I redact everything I have written or will write on this forum prior to, subsequent with and or after the fact of its writing. For entertainment purposes only and not to be taken seriously nor literally.

    Quote Originally Posted by Edgar View Post
    Spamtar - a strange combination of boorish drunkeness and erudite discussions, or what I call "an Irish academic"

  6. #16
    Senior Member Synapse's Avatar
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    At the end of the day meds do save lives in the short term. While I disagree with the approach and believe the whole industry is misguided and misinformed in their approach to dealing with mental health. there are no quick fixes and cures and I have come to the conclusion the industry themselves cause the stigma as much as the public by mistreating you their clients and patients. by being lazy and taking the easy way out, which is prescribe anti depressants, anti everything because they just assume its one trigger as a cause, too much effort and a waste of their time, see a therapist. You spend hours, years of your time supposedly trying to reconcile your issues...only to rarely reconcile your issues and find out its all been a waste of your time. People like fast results like fast food, except with fast results your stitching up the wound and hardly the infection...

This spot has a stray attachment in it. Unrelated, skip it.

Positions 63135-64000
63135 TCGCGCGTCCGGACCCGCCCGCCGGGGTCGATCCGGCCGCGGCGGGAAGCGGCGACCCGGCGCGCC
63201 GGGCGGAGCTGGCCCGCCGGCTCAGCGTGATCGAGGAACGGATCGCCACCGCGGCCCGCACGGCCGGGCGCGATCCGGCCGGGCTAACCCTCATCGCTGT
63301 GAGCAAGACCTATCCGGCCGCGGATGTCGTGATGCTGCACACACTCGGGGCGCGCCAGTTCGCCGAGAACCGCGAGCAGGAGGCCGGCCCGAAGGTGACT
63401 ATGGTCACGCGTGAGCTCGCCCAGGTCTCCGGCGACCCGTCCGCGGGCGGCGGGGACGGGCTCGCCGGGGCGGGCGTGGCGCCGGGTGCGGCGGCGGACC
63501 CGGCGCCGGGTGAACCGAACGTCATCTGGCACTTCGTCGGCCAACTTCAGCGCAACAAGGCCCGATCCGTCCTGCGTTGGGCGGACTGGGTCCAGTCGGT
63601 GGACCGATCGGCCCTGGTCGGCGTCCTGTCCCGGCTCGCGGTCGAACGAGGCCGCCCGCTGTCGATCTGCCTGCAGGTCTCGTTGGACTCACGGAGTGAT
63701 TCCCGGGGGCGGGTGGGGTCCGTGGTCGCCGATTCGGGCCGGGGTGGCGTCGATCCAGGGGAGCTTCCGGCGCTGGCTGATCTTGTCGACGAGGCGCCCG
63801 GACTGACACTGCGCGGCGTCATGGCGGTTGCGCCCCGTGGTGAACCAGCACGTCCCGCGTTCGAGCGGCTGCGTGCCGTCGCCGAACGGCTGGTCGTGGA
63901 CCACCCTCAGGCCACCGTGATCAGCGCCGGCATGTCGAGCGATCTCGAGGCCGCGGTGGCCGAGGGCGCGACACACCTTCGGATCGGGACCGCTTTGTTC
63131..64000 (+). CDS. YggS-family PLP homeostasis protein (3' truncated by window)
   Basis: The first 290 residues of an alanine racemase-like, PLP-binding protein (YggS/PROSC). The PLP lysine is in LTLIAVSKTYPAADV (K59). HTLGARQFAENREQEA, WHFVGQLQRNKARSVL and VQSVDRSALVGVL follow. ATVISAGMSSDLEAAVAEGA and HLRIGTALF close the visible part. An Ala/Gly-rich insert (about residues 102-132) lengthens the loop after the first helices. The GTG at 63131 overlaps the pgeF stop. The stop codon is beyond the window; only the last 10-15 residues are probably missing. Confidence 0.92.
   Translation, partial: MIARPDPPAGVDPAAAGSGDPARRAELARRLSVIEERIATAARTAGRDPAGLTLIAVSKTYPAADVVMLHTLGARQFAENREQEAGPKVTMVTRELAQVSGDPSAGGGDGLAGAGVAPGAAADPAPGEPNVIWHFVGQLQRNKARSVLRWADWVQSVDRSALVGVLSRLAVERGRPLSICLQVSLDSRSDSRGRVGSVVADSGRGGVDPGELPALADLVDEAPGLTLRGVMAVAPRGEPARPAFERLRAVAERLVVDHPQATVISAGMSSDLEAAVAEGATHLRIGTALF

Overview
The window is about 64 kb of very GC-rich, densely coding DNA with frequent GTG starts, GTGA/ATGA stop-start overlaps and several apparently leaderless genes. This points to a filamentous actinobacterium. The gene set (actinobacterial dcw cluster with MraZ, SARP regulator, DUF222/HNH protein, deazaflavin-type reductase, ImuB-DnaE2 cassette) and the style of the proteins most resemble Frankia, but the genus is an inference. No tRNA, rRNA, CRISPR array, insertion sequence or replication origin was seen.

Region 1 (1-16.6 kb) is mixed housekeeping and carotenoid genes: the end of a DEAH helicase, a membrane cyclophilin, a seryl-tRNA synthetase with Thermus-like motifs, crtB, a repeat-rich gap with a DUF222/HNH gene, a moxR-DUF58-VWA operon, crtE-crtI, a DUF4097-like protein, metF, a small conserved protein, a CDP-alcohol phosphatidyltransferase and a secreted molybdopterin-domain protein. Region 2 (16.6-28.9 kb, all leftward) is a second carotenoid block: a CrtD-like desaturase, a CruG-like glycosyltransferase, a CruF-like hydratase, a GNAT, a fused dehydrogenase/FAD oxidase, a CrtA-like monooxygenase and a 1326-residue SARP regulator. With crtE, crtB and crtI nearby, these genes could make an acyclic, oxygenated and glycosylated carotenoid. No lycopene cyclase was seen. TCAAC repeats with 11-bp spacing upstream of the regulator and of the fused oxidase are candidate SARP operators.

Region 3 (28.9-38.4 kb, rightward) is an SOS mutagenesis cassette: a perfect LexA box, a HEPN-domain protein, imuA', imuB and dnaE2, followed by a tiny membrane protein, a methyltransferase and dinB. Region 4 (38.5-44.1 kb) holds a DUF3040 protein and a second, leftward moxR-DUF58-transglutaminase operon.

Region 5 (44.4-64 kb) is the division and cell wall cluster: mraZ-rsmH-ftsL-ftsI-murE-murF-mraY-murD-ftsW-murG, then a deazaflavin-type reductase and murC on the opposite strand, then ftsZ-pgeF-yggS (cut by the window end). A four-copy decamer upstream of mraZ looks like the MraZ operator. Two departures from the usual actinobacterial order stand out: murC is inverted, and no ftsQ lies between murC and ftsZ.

Its almost like the medical profession is inflexible, prove it through blood, if your blood fails so do you. Never mind the physical symptoms, especially when certain substances mask results and create an illusion of good times but bad times in your body still. Its just a mental illness take a pill, next please!

    People don't like being challenged or questioned, neither are they interested in hearing other peoples views when they are convinced their ideas are true and accurate. Suppose its like that with core beliefs, I might be dismayed with the system since its failed me, but then it has a lot of people. Who then think what they are going through is normal, convinced it is and unlikely to question it much since meds keep them afloat and Dr and Psychologists are the final word...

    Suppose after a decade or more you get tired of it and thats when you start wanting proper answers. When for a time you feel better and when you stop with the meds, for years, your convinced that they worked. Somehow unaware that this was created like a short term pump that would burst again. and then you assume the relapse is normal too, maybe the next one after that too.